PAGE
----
The youth, who flung the bottle at the knave Before he came, now thought it best to wave DEAR Martin Folkes, dear scholar, brother, Such resolution, and preserve the liquor;
Since a round guinea might be thrown much
So with impetuous haste he flung him that,
And words of like importance without end;
Forgive the Muse, who sings what, I suppose,
On Tuesday night, you know with how much
Ibid the club farewel-"I go to morrow"
And eke an honest bricklayer of Lynn,
Now then, as Fortune had contriv'd, our way
I leave you, sir, to judge yourself what plight
However, since we, none of us, had yet
My heart for truth I always must confess-
No more! why hang him, is not that too much,
He, like a thankless wretch, that's overpaid,
Before the women, with their purses each, Had strength to place contents within his reach,
Dr. Manningham; who wrote a pamphlet in defence of the well-known story of the RabbitWoman.
of the Royal
2 An expression used by Society, and afterwards proverbially adopted in ridicule by the author and his friends,
One of his pieces, falling downwards, drew
Now, while in deep and serious ponderment I watch'd the motions of his next intent, He wheel'd about, as one full bent to try The matter in dispute 'twixt him and I; And how my silver sentiments would hold Against that hard dilemma, balls or gold. "No help!" said I, "no tachygraphic pow'r, To interpose in this unequal hour!
I doubt I must resign-there's no defending The cause against that murderous fire-engine:"
When lo! descending to her champion's aid The goddess Short-hand, bright celestial maid, Clad in a letter'd vest of silver hue3, Wrought by her fav'rite Phoebe's hand, she flew. Th' unfolded surface fell exactly neat, In just proportions o'er her shape complete; Distinct with lines of purer flaming white, Transparent work, intelligibly bright; Form'd to give pleasure to th' ingenious mind, But puzzle and confound the stupid hind.
Soon as the wretch the sacred writing spy'd, "What conjuration-sight is this," he cry'd! My eyes meanwhile the heav'nly vision clear'd, It show'd how all his hellish look appear'd. (Heav'n shield all travellers from foul disgrace, As I saw Tyburn in the ruffian's face; And if aright I judge of human mien, His face ere long in Tyburn will be seen.) The hostile blaze soon seiz'd his miscreant blood; He star'd-turn'd short-and fled into the wood.
Danger dismiss'd, the gentle goddess smil'd, Like a fond parent o'er her fearful child; And thus began to drive the dire surprise Forth from my anxious breast, in jocund wise. "My son," said she, "this fellow is no Weston', No adversary, child, to make a jest on. With ink sulphureous, upon human skin He writes indenting, horrid marks therein; But-thou hast read his fate-the halter'd slave Shall quickly sing his penitential stave.
"Pursue thy rout; but when thou tak'st another, Bestride some generous quadruped or other. Let this enchanted vehicle confine,
From this time forth, no votaries of mine:
"Alluding to some short-hand characters neatly eut in paper by the author's sister, and presented to M. F. esq.
Weston, the inventor of a method of shorthand, then in some vogue; the great irregularity and defects of which our author had often humorously exposed.
"Adieu! my son-resume thy wonted jokes; And write account hereof to Martin Folkes." This said, she mounts the characters divine Thro' the bright path immensely brilliant shine. Now safe arriv'd-first for my boots I wroteI tell the story and subjoin the noteAnd lastly, to fulfil the dread commands, These hasty lines presume to kiss your hands. Excuse the tedious tale of a disaster,
I am your humble servant and Grand Master.
A LETTER TO R. L. ES2. ON HIS DEPARTURE FROM LONDON. DEAR Peter', whose absence, whate'er I may do In a week or two hence, at this present I rue; These lines, in great haste, I convey to the Mitre, To tell the sad plight of th' unfortunate writer: You have left your old friend so affected with grief, That nothing but rhyming can give him relief; Tho' the Muses were never worse put to their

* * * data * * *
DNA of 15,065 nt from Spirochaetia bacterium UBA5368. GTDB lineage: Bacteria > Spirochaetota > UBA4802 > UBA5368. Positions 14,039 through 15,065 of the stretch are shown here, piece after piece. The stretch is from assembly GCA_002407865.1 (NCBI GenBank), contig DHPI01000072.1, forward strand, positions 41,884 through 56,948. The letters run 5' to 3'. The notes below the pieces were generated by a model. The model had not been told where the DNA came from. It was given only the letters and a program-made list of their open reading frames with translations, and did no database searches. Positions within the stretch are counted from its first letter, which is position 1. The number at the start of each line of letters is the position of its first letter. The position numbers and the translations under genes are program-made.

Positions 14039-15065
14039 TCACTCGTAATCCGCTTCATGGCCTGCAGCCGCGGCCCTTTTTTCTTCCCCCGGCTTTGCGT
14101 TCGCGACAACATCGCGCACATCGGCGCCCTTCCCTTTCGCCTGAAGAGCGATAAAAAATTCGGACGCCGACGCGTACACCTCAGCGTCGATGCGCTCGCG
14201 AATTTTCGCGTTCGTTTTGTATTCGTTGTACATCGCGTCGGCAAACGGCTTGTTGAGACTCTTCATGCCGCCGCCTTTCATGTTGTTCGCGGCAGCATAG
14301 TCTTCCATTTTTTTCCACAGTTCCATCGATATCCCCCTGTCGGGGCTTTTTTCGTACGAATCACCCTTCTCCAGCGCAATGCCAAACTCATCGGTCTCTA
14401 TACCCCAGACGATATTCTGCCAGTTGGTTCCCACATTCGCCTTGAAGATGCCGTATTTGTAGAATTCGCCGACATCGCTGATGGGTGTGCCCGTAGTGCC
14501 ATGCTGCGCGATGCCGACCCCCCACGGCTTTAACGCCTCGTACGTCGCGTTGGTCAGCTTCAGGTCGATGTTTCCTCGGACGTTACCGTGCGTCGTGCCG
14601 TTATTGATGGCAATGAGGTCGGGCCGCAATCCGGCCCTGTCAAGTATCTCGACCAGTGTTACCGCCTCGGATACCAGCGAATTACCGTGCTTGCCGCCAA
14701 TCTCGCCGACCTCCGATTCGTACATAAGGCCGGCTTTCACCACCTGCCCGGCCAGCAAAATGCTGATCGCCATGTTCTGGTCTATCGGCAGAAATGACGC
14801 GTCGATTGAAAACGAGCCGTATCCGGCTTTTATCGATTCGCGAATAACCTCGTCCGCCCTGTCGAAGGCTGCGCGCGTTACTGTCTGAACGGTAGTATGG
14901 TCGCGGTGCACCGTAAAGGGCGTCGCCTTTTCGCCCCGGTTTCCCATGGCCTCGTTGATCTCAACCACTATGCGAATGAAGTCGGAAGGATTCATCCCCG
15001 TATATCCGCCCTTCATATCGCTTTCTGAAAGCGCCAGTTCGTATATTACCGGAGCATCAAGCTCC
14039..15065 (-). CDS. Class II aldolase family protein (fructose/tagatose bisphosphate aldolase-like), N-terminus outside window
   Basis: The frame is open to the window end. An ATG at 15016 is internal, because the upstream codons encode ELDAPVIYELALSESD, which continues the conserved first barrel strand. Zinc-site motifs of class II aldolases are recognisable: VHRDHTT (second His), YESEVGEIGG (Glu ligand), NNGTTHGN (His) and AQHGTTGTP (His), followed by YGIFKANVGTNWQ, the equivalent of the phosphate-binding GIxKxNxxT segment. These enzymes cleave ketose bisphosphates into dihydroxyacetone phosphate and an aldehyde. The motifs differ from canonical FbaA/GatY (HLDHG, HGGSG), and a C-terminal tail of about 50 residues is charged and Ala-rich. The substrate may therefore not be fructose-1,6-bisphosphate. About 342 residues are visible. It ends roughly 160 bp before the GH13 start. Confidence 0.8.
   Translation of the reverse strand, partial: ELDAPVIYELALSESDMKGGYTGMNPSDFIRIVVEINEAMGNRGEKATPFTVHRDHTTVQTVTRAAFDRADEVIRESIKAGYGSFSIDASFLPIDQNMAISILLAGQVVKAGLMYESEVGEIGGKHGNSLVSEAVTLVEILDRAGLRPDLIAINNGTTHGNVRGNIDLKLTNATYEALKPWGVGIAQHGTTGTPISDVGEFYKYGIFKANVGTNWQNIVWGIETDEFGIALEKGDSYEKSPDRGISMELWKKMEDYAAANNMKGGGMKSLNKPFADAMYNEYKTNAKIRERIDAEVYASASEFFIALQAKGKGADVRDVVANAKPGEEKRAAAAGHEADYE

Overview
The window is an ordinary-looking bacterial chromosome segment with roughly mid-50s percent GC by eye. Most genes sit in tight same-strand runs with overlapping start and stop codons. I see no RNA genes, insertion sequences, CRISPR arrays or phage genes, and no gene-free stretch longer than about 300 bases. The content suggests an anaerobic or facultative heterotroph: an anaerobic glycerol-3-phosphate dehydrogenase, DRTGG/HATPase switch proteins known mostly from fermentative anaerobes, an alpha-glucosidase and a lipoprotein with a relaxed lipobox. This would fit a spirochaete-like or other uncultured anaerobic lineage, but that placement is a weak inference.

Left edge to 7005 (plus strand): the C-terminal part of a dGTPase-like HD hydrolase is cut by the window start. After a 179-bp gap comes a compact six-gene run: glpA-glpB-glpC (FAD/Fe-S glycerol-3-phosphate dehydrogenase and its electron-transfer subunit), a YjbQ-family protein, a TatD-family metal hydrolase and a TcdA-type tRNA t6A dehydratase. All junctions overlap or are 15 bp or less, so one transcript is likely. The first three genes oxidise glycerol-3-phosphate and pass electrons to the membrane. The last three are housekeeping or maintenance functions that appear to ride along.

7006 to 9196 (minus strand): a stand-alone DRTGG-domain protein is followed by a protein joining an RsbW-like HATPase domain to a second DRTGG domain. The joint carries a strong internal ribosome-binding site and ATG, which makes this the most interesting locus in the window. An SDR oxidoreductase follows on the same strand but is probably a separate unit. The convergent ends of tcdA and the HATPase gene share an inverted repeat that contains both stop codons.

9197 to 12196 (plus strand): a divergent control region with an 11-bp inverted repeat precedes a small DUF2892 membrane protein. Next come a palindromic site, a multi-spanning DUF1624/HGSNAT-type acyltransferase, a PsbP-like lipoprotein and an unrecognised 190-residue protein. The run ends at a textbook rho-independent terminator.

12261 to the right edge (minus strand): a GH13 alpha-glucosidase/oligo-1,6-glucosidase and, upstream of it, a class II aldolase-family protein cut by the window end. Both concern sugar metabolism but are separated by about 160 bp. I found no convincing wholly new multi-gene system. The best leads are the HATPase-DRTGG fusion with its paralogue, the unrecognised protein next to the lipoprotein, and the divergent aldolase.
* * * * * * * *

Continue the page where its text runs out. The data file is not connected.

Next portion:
To comfort poor bard in his sorrowful dumps.
The moment you left us, with grief be it spoken, This poor heart of mine was as thoff it were broken;
And I almost faint still, if a carriage approach
The Rhenish and sugar, which at your de parture [what heartier; We drank, would have made me, I hop'd, someYet the wine but more strongly to weeping in
And my grief, I perceiv'd, was but double refin'd: It is not to tell how my breast fell a throbbing, When at the last parting our noses were bobbing: Those sad farewell accents! (I think on 'em still) "You'll remember to write John ?"-"Yes, Peter, I will."
You no sooner was gone, but this famous metropolis,
That seem'd just before so exceedingly populous, When I turn'd me towards it, seem'd all of a sudden
As if it was gone from the place it had stood in:
How he brought me from Smithfield to Dick's I can't say,
But remember the Charter-house stood in our way
At Dick's I repos'd me, and call'd for some coffee, [of ye; And sweeten'd, and supt, and still kept thinking But not with such pleasure as when I came there To wait 'till sir Peter should chance to appear:
"A title usually given to the author by his short-hand scholars.
R. L. esq. generally called by his college acquaintance, sir Peter.
There, while I was turning you o'er in my mind,
The doctor and I took a small walk, and then
With honest Duke Humphrey I pass the long day,
I am grown, as it were, a mere gerund in dumb.
And to morrow, earl Thomas's fate to determine,
The surgeons, they say, have got Jonathan's car-
SPOKEN EXTEMPORE AT THE MEETING OF A
OUR President, in days of yore,
"The cunning old pug, ev'ry body remembers, That when he saw chesnuts a roasting i' th' embers,
To save his own bacon, took puss's two foots,
And now, Peter, I'm come to the end of my [ther: tether, So I wish you good company, journey, and weaWhen friends in the country inquire after John, Pray tender my service t'em all every one, To the ladies at Toft, Mr. Legh of High-Legh, To the Altringham Meeting, if any there be, Darcy Lever, Will Drake, Mr. Cattell, and Cot[tom! tamAn excellent rhyme that, to wind up one's botRichard's, Monday night,
May 24, 1725.
Sure it could ne'er be his own choosing
P. S. What news? Why the lords, if the mi[two, nutes say true, Have pass'd my Lord Bolingbroke's bill three to Three to one I would say; and resolved also That the Commons have made good their arti
A caxen of so black a hue,
Who does not tremble for the Club
The President, when's wig was white,
Nay, when he sprinkled it with powder,
Thou art a lawyer, honest Joe,